Up, up and away!
Published 9:05 am Friday, August 17, 2012
By Kari Langan, staff writer
Rockets were swooping, plunging and diving at the field near Sibley Elementary School Thursday.
Albert Lea High School teacher Ken Fiscus was at the field teaching a Community Education course in model rocketry. Fiscus designed the course to run for four days. The course ran on a Monday ending on a Thursday morning with the ignition of the rockets. The first three days consisted of instructions of building the kits.
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A fourth-grader, Gage Dressen, has three years of experience with rockets and was enrolled in the intermediate level class. His parents originally encouraged him to attend the class.
“It’s fun to watch rockets go up, and I love building,” Dressen said. “It’s something to do during the summer.”
His mom, Rachel, enrolled him in the course because she likes letting him try different things.
“He kept going and he loved it,” Rachel said.
In the course, students built rockets from kits providing a range of levels. The kits are designed on four levels of mastery, which are beginner, intermediate, advanced and expert. There were a total of 17 rocketeers with 11 beginning-level students, two intermediate-level students, two advanced-level students, and two expert-level students.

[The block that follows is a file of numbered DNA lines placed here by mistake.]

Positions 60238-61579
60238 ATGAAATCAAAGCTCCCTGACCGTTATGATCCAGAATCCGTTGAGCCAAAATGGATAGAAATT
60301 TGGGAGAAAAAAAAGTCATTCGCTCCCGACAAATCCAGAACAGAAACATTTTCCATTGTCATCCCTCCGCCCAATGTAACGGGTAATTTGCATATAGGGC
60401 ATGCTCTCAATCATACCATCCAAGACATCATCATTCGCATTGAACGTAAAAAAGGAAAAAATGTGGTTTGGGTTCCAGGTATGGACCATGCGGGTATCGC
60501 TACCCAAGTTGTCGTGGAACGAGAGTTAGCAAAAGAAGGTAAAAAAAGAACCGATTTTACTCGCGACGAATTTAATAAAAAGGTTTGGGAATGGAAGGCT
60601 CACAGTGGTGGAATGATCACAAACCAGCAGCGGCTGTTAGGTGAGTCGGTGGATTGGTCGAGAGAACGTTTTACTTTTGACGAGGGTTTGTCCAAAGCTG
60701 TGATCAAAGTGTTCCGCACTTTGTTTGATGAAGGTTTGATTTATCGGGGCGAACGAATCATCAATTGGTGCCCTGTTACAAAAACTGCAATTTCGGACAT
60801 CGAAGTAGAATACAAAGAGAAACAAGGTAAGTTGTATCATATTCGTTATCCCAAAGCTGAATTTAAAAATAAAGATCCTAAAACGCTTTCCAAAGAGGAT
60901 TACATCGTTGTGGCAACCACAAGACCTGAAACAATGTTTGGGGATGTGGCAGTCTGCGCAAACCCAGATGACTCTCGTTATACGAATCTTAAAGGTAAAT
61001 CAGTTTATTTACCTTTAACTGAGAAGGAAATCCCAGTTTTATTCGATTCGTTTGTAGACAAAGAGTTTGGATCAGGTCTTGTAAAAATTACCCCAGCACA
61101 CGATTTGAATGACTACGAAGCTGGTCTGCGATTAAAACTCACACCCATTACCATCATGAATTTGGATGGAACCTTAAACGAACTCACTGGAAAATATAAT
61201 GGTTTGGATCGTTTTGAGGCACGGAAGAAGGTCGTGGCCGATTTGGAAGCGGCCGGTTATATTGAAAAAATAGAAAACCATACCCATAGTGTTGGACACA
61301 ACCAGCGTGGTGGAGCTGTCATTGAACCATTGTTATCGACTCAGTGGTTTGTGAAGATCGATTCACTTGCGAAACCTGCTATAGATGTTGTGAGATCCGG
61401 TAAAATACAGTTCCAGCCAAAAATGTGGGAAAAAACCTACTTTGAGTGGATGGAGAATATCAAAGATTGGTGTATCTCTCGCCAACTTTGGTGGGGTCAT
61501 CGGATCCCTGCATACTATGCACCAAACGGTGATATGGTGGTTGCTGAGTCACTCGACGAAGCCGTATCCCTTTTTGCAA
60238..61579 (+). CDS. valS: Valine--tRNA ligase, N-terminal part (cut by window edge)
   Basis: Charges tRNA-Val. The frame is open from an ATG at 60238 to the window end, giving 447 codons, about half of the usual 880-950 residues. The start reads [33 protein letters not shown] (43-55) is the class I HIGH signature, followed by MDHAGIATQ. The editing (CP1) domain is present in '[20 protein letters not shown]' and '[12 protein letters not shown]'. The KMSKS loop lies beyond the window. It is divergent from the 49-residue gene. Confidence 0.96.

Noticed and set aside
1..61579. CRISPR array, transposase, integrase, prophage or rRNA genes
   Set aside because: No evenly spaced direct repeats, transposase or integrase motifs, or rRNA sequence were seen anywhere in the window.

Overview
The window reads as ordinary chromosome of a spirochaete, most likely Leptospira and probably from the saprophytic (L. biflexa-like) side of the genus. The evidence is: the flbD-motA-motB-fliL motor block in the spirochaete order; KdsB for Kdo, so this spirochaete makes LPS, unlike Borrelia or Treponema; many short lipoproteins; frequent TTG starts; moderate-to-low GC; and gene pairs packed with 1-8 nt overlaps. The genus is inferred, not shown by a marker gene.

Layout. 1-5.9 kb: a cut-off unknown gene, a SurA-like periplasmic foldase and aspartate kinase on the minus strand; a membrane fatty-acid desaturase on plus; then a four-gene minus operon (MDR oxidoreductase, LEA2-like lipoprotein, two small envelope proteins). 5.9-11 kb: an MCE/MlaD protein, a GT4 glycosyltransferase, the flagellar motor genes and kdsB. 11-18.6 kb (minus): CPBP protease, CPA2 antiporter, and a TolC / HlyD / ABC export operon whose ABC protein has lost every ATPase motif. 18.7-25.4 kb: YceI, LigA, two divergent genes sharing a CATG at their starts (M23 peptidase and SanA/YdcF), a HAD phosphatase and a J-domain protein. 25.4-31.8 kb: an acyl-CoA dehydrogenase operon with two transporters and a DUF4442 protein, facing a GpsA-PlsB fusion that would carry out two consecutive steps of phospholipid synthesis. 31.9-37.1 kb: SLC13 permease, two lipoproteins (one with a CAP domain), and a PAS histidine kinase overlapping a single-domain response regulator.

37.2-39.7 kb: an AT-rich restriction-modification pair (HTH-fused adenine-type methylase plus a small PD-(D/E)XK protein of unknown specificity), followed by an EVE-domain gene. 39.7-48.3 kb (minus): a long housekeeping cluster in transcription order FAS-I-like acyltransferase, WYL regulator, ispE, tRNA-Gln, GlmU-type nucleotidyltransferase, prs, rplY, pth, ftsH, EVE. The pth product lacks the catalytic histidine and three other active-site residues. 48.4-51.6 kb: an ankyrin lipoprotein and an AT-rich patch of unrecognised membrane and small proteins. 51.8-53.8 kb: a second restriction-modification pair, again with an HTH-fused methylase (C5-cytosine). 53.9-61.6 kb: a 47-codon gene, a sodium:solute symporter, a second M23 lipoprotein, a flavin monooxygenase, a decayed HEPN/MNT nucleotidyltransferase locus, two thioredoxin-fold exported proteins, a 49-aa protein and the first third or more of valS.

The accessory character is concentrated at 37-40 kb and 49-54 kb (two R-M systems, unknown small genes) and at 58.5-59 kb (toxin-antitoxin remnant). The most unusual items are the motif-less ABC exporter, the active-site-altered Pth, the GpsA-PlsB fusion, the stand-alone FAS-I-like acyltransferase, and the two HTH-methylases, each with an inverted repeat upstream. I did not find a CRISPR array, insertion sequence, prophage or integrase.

Finalizing the work week is the grand finale of the steaming, exploding rocket engine. The thrust requires a launch rod, launch pad and launch controller.
Placing the rocket on the launch rod resting on the deflector plate, Fiscus, surrounded by students, connected the launch controller to the igniter. Fiscus pressed the launch consisting of an elecric burst. The moment of tension is between the ending result — success or failure.
And it was a glorious success.
Fiscus and students stepped away from the steaming device. The rocket soared toward the outfield of the basefield before landing in the green grass.
Students were accompanied and surrounded by family members cheering, laughing and smiling. Students have a high rate for returning the following year to continue with the course.
“I’m going to take it again,” Michael Farnes said.